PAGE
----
Investors were in a buying mood on Thursday as upbeat retail profit forecasts and diminishing fears about the Federal Reserve’s excessively aggressive interest rate hikes prompted Wall Street to close substantially higher.
All three major U.S. stock indexes reported solid gains, with economically sensitive consumer discretionary and technology sectors outperforming the market as a whole.
Apple Inc (NASDAQ:AAPL), Tesla Inc (NASDAQ:TSLA), and Amazon.com Inc contributed to the Nasdaq’s 2.7% increase (NASDAQ:AMZN).
On a weekly basis, the S&P 500, Nasdaq, and Dow are poised to end their longest losing runs in decades, during which the benchmark S&P 500 fell 14.1% and came within striking distance of a bear market.
At current levels, all three indexes are poised for their largest weekly increases since the middle of March.
All of these factors have given investors reason to be optimistic, according to Sam Stovall, chief investment strategist at CFRA Research in New York. “First-quarter earnings were better than expected, and the Fed has indicated that it will be front-loading its rate-tightening policy, implying that it may pause later in the fall,” he said.
In recent weeks, optimistic forecasts from retailers appeared to counteract pessimistic warnings from their competitors.
The share price of department store operator Macy’s Inc (NYSE:M) increased 19.3 percent after the company raised its annual profit prediction.
Dollar General Corp (NYSE:DG) and Dollar Tree (NASDAQ:DLTR) rose by 13.7% and 21.9%, respectively, after raising their annual sales projections, indicating that consumers are shopping for less expensive goods amid decades-long inflation.
The minutes from the Federal Open Market Committee’s (FOMC) most recent monetary policy meeting alleviated market volatility-inducing concerns that the U.S. central bank could become more hawkish.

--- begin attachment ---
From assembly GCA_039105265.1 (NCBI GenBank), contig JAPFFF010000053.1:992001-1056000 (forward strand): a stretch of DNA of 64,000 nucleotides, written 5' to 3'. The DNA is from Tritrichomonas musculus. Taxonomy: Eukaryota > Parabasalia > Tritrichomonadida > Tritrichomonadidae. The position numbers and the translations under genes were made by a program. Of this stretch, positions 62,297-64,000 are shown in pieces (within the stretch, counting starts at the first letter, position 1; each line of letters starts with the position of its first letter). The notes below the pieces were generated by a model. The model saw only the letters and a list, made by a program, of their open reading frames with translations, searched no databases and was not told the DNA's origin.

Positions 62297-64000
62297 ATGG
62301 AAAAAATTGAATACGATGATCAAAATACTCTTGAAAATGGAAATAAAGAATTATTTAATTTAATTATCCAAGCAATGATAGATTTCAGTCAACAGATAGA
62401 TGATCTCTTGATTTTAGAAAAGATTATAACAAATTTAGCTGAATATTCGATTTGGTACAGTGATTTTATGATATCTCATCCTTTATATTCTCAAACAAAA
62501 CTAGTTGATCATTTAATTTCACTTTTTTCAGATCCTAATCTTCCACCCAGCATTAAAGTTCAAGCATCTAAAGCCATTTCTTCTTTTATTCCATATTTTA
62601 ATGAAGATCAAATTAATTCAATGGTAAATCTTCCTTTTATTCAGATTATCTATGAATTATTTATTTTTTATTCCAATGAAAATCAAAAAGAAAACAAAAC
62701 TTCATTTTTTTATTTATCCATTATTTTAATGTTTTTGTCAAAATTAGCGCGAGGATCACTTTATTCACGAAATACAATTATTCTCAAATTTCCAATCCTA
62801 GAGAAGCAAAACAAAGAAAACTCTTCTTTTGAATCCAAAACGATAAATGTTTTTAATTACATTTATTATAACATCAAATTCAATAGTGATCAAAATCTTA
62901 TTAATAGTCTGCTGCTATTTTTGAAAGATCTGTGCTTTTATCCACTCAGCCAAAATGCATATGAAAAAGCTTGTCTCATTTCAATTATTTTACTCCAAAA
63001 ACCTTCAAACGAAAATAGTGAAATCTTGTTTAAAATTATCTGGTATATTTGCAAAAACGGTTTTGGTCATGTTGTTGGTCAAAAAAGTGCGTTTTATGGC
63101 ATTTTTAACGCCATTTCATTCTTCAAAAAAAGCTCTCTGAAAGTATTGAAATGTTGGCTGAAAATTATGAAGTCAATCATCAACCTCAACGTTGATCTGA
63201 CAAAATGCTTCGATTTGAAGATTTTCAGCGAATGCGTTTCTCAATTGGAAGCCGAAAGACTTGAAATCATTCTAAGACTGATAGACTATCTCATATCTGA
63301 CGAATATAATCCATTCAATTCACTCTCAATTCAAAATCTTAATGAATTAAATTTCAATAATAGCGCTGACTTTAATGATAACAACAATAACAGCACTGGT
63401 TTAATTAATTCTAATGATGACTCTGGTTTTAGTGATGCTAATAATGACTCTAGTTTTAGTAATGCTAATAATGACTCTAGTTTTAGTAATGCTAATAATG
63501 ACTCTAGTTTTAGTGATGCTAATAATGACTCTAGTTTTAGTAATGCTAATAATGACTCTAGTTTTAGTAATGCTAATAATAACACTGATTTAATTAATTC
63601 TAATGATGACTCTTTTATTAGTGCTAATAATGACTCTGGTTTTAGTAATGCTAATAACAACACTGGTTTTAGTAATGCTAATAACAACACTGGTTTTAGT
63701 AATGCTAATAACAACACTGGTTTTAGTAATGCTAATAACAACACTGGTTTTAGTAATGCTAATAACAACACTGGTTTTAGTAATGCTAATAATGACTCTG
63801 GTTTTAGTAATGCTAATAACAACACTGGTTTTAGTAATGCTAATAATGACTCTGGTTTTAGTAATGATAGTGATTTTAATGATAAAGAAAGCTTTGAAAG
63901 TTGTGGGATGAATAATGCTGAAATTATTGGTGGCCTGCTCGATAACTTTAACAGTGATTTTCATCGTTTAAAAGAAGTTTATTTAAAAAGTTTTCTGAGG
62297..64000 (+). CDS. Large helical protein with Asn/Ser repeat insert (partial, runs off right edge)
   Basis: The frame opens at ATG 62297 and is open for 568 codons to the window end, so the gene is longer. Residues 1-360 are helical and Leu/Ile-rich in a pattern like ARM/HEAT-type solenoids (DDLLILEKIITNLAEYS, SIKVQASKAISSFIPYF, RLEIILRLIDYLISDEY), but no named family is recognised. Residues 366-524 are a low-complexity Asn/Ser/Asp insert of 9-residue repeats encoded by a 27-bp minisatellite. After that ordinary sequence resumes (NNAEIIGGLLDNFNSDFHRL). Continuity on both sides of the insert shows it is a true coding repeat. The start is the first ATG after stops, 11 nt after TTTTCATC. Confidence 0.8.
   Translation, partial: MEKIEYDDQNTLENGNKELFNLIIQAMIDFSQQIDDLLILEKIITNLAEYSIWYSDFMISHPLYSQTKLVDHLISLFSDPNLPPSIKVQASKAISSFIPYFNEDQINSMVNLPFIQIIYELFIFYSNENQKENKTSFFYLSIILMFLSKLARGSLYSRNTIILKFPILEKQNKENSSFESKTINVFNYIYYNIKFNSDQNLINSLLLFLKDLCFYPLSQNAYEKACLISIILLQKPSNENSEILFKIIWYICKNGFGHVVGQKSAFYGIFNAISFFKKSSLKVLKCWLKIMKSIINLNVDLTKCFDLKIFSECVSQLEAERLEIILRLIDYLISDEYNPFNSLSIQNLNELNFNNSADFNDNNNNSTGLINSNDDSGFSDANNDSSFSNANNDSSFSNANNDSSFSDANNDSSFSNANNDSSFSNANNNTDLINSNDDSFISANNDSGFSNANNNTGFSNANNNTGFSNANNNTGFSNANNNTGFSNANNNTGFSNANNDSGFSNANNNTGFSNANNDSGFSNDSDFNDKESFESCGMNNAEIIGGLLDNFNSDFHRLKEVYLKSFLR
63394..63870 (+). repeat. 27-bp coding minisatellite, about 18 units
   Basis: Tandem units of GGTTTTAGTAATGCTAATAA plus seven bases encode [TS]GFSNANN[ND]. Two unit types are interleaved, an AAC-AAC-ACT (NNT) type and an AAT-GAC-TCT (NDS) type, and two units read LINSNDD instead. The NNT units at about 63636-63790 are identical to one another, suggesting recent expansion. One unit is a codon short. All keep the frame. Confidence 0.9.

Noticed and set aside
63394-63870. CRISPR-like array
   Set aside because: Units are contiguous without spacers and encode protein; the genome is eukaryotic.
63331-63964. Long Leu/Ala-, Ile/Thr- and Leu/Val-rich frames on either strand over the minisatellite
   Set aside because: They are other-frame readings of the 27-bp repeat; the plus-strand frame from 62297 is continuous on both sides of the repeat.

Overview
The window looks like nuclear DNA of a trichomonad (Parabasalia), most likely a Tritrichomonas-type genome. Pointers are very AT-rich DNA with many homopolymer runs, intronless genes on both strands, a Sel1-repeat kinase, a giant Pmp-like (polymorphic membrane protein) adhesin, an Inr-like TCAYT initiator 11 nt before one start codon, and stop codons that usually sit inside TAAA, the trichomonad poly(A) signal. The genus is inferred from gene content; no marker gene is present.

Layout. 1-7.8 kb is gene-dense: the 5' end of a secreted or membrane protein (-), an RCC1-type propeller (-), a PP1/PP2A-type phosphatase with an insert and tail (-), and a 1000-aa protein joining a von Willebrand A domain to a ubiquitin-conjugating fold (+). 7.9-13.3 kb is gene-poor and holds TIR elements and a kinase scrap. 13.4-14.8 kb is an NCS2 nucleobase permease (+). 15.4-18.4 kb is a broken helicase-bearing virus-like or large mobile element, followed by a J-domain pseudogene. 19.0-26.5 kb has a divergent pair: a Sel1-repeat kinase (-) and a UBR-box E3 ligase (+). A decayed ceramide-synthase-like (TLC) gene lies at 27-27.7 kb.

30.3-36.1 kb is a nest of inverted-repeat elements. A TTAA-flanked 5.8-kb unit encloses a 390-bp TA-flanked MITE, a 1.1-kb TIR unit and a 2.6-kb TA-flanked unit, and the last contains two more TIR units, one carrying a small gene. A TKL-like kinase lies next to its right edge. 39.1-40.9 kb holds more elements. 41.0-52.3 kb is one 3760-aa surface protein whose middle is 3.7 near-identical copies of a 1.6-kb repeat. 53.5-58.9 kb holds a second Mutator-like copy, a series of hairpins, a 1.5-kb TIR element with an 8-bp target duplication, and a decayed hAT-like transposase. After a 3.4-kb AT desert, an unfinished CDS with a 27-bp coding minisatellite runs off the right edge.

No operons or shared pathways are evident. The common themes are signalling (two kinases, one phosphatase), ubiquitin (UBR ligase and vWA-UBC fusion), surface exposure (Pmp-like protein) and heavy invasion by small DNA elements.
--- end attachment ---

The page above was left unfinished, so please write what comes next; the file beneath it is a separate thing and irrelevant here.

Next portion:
Since World War II, there have been 65 percent more daily price changes of 1 percent or more than the average.
“If the Fed is excessively active, it will suffocate both inflation and economic development,” he continued. “In the winter, you should tap your brakes rather than slam on them to maintain control and prevent skidding.”
The economic statistics reported on Thursday, including unemployment claims, pending home sales, and GDP, had both good and bad news, indicating that the economy is showing just enough slack to force a dovish flip by the Federal Reserve in the fall.
The Dow Jones Industrial Average increased by 516.91 points, or 1.61 percent, to 32,637.19; the S&P 500 jumped by 79.11 points, or 1.99 percent, to 4,057.84; and the Nasdaq Composite soared by 305.91 points, or 2.68 percent, to 11,740.65.
Except for the real estate index, all eleven major S&P 500 indexes closed the session higher. The consumer discretionary sector topped the gainers with a 4.8% increase, followed by the technology and finance sectors at 2.5% and 2.3%, respectively.
Twitter Inc (NYSE:TWTR) shares rose 6.4% on the announcement that the social media business is suing Elon Musk for delayed disclosure of his ownership in the company.
Alibaba (NYSE:BABA) Group’s U.S.-listed shares increased 14.8% as the Chinese e-commerce business beat estimates, but declining to issue forward guidance due to COVID-19 restrictions in China.
On the NYSE, advancing issues outweighed declining ones by a ratio of 5.16 to 1; on the Nasdaq, the ratio was 2.95 to 1.
The S&P 500 had three new 52-week highs and 29 new lows, while the Nasdaq recorded 28 new highs and 116 new lows.
Volume on U.S. exchanges was 11.43 billion shares, compared to the 20-day average of 13.22 billion shares.